A Fable of Science and Politics

"Imagine a future society that flees into a vast underground network of caverns and seals the entrances. We shall not specify whether they flee disease, war, or radiation; we shall suppose the first Undergrounders manage to grow food, find water, recycle air, make light, and survive, and that their descendants thrive and eventually form cities. Of the world above, there are only legends written on scraps of paper; and one of these scraps of paper describes the sky, a vast open space of air above a great unbounded floor. The sky is cerulean in color, and contains strange floating objects like enormous tufts of white cotton. But the meaning of the word “cerulean” is controversial; some say that it refers to the color known as ‘blue', and others that it refers to the color known as ‘green'.”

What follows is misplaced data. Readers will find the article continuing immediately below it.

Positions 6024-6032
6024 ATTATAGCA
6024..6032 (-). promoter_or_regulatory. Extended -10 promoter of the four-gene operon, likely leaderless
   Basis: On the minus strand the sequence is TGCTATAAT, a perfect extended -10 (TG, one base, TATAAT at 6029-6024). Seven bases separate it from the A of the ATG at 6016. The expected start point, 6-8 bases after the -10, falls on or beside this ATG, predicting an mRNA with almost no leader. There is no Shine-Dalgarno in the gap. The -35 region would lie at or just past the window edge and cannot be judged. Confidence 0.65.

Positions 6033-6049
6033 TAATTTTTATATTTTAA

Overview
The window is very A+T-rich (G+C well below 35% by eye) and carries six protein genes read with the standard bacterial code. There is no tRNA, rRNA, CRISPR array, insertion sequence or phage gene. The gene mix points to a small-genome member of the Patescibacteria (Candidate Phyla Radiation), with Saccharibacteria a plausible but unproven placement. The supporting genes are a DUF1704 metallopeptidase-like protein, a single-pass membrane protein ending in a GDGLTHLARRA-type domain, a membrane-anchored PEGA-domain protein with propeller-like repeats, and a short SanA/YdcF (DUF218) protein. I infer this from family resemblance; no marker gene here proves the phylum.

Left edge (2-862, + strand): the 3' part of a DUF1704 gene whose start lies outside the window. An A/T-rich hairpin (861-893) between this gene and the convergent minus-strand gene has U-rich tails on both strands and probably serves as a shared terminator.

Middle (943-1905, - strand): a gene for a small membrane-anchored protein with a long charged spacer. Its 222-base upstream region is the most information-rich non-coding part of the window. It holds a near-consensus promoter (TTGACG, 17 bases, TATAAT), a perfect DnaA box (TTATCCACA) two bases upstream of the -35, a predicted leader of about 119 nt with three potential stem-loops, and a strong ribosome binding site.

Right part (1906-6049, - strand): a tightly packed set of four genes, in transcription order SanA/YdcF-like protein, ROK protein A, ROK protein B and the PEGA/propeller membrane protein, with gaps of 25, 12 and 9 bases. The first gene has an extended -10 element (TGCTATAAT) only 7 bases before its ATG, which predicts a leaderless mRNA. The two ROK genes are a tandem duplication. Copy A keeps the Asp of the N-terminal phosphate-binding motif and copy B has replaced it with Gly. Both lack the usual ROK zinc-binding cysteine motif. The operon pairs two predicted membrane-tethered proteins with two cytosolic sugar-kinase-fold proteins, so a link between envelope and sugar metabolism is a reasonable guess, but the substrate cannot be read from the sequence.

A fantastic narrative from Eliezer Yudkowsky writing over at Less Wrong. Not merely about science and politics though, as the title suggests, but about human nature, hatred, and progress as well.